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  5. UW-Madison spinoff company earns innovation funding to improve unique wound-healing technology

UW-Madison spinoff company earns funding to improve unique wound-healing technology

Ankit Agarwal

Chemical and Biological Engineering Researcher Ankit Agarwal, who co-founded and is president and CEO of Imbed Biosciences Inc.

Imbed Biosciences Inc. has received a one-year, $326,489 Small Business Innovation Research grant from the National Institute for Arthritis and Musculoskeletal and Skin Diseases, a division of the National Institutes of Health, to develop advanced materials for wound healing and surgical applications.

Drawing on the tremendous antibacterial properties of silver, Imbed researchers are creating dressings that can prevent infection and aid healing. Their technology could benefit millions of people in the United States who suffer from persistent wounds, says Ankit Agarwal, who, with several University of Wisconsin collaborators, co-founded Imbed Biosciences based on his postdoctoral research in chemical and biological engineering at the university.

"Chronic wounds such as diabetic ulcers or pressure sores affect 6.5 million patients in the United States," says Agarwal, a UW-Madison researcher who also is president and CEO of Imbed. "Another 2.1 people million seek medical care for burns, seeking critical care to prevent infections."

Currently available biologic dressings speed closure of hard-to-heal burns and chronic wounds, but are also associated with a high incidence of wound infections, says Dr. Michael J. Schurr, a former UW-Madison clinician who now is a burn and trauma injury surgeon and professor in the School of Medicine at the University of Colorado, Denver. "Imbed’s technology presents the promise to deliver antibacterial biologic dressings desired by clinicians,” he says.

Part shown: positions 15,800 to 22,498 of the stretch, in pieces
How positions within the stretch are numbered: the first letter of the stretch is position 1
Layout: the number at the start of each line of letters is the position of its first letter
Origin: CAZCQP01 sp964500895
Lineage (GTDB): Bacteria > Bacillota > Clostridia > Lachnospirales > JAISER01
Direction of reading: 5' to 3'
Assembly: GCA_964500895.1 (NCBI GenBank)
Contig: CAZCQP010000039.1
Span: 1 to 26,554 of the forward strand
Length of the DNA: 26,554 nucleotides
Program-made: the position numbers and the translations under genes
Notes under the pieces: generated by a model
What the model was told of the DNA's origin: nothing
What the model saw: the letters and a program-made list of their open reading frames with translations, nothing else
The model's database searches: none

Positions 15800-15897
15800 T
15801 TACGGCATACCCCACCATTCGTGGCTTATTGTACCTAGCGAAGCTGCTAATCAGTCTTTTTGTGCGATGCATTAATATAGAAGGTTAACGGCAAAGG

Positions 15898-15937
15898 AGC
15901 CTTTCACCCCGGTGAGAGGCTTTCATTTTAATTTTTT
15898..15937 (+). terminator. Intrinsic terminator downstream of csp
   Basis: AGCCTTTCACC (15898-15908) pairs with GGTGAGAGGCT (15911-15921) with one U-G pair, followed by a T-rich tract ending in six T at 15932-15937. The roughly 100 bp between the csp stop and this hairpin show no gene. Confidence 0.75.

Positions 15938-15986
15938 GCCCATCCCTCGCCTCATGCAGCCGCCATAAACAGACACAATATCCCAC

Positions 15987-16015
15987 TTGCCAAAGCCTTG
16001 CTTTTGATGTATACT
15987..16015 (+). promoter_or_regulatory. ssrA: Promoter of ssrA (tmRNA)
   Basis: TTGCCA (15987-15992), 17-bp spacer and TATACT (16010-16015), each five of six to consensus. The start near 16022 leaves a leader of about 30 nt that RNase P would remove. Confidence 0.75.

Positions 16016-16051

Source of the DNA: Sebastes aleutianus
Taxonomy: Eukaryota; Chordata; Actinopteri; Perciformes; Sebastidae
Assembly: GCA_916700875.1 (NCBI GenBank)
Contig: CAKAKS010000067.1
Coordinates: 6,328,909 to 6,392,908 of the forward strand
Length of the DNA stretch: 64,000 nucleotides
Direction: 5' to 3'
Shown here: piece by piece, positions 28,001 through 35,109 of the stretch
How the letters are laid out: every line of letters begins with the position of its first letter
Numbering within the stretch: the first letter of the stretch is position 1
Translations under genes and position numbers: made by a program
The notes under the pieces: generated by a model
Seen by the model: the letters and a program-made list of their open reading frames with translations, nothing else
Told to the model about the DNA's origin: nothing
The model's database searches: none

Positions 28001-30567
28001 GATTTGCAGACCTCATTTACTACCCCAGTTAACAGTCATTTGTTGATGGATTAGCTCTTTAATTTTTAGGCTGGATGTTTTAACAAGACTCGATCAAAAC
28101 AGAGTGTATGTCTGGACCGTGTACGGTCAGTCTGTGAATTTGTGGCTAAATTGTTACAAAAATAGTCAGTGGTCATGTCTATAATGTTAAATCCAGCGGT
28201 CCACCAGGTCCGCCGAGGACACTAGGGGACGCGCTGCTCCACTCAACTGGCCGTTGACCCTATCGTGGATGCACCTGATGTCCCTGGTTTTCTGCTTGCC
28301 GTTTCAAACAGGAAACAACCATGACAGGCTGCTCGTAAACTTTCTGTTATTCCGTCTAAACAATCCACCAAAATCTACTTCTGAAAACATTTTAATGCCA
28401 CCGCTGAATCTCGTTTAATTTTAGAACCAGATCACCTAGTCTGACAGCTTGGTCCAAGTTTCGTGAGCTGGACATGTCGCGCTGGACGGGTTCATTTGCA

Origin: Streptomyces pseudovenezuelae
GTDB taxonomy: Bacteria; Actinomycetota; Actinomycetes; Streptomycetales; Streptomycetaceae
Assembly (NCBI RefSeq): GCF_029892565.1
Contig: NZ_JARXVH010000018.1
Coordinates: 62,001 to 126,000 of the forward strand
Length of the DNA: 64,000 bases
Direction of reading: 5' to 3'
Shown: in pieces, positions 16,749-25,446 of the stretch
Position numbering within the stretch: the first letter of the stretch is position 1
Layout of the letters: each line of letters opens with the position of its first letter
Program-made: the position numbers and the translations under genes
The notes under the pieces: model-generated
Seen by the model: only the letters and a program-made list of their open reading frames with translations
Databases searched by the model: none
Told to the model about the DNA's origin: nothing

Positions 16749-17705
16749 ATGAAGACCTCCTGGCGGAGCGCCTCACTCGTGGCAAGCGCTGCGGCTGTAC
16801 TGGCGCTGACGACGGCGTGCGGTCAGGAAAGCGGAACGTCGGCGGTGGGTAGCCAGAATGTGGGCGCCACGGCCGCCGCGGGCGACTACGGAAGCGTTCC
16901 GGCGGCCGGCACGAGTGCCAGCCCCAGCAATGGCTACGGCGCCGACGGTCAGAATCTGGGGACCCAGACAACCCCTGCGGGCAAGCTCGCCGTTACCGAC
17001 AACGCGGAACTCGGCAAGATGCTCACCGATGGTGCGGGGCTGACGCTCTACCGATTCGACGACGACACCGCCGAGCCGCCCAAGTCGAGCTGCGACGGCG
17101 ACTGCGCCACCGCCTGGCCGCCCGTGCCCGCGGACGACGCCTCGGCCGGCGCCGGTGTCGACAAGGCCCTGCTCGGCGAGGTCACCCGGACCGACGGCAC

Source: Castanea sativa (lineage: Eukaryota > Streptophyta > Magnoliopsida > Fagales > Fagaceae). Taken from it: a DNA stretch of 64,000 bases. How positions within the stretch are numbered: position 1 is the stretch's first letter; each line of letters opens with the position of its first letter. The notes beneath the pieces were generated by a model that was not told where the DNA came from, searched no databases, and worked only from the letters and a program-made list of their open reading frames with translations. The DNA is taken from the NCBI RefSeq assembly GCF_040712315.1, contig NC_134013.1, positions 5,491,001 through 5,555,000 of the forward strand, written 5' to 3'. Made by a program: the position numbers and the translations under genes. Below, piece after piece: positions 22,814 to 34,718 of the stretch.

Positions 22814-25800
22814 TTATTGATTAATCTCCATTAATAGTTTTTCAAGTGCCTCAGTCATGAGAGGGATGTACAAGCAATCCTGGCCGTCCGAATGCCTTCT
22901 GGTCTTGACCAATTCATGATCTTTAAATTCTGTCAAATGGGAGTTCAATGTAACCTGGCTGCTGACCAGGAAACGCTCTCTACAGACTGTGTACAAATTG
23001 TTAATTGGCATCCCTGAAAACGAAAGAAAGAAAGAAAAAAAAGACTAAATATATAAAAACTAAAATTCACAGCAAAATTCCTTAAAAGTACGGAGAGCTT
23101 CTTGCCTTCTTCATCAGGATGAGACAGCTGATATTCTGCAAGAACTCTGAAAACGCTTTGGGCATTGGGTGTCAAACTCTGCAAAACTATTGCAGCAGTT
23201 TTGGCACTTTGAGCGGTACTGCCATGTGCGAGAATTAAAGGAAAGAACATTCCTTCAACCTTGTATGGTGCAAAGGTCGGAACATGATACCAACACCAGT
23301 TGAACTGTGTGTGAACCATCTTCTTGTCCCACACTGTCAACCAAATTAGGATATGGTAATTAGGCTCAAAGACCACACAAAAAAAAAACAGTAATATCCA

Agarwal's collaborators on the small business grant include Jonathan F. McAnulty, a professor of surgical sciences in the UW-Madison School of Veterinary Medicine. The researchers will refine the antibacterial coatings for wound dressings. “Antibacterial nanofilms being developed by Imbed will modify the surfaces of biologic dressings to actively prevent wound infections and promote cellular growth and healing,” says McAnulty, who will study the safety and efficacy of the Imbed silver nanofilms in small-animal wound models.

He and Schurr also are among the Imbed co-founders, who also include Nicholas L. Abbott, the John T. and Magdalen L. Sobota professor of chemical and biological engineering at UW-Madison; Charles J. Czuprynski, a professor in the UW-Madison School of Veterinary Medicine; and Christopher J. Murphy, a former UW-Madison professor of veterinary medicine who now is a professor in the Schools of Medicine and Veterinary Medicine at the University of California, Davis.

Imbed has been earning entrepreneurial honors since 2010. In early 2011, the company won the Illinois Biotechnology Industry Organization PROPEL Business Plan Competition and was a runner-up in the Licensing Executives Society Foundation Graduate Student Business Plan Competition, held in London, England. Agarwal says the latest small business grant will fuel additional company growth. “This award provides important validation and support for our technology to develop next-generation wound dressings for surgical and chronic wounds," he says. 

Renee Meiller